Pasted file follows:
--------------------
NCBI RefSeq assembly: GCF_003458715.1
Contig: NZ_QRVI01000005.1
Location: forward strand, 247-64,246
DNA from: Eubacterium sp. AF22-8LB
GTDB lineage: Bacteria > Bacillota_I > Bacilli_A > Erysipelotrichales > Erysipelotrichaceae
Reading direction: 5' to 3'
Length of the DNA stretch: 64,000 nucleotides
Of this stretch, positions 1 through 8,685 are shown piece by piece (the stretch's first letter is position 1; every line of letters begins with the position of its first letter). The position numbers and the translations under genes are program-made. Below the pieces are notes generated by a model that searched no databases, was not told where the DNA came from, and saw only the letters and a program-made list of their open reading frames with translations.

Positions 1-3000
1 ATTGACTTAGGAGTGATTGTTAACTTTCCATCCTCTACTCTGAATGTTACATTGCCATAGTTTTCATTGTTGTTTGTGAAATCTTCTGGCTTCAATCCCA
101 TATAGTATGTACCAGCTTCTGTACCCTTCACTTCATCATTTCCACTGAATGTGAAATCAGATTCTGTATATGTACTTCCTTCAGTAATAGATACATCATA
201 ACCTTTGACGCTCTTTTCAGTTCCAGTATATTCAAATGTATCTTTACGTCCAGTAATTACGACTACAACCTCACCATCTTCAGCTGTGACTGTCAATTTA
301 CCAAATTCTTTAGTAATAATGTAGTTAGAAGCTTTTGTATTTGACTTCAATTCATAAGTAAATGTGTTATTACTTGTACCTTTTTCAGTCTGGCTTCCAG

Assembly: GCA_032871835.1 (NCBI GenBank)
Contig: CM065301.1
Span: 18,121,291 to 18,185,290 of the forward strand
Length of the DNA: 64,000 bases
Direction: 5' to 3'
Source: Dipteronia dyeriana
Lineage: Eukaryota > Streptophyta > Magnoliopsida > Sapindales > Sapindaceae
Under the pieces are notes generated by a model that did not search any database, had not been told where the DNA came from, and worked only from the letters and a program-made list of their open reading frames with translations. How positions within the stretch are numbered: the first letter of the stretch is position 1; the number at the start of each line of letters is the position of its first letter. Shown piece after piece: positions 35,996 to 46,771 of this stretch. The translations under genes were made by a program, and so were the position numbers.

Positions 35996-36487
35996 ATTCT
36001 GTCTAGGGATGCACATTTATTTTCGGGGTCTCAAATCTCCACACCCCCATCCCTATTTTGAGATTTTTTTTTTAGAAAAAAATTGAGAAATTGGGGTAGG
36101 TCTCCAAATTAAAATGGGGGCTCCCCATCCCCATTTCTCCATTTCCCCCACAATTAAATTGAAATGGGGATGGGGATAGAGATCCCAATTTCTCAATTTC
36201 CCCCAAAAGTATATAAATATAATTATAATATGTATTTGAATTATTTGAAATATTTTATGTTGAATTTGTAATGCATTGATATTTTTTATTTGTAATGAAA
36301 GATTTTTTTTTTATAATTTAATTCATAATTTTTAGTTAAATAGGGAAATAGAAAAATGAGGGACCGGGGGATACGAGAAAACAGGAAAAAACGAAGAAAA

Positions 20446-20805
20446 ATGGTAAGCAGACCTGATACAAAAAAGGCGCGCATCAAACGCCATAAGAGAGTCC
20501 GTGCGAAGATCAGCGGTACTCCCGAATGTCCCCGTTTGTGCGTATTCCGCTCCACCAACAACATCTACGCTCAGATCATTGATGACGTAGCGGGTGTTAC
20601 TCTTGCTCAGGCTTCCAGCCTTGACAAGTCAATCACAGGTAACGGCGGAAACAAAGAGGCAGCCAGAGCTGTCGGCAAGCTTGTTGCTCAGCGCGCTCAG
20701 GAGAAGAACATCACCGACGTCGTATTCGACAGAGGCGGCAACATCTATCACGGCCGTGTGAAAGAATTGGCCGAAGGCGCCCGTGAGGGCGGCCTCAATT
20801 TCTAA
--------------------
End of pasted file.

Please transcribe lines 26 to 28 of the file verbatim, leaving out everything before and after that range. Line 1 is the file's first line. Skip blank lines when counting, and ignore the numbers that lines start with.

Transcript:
36201 CCCCAAAAGTATATAAATATAATTATAATATGTATTTGAATTATTTGAAATATTTTATGTTGAATTTGTAATGCATTGATATTTTTTATTTGTAATGAAA
36301 GATTTTTTTTTTATAATTTAATTCATAATTTTTAGTTAAATAGGGAAATAGAAAAATGAGGGACCGGGGGATACGAGAAAACAGGAAAAAACGAAGAAAA

Positions 20446-20805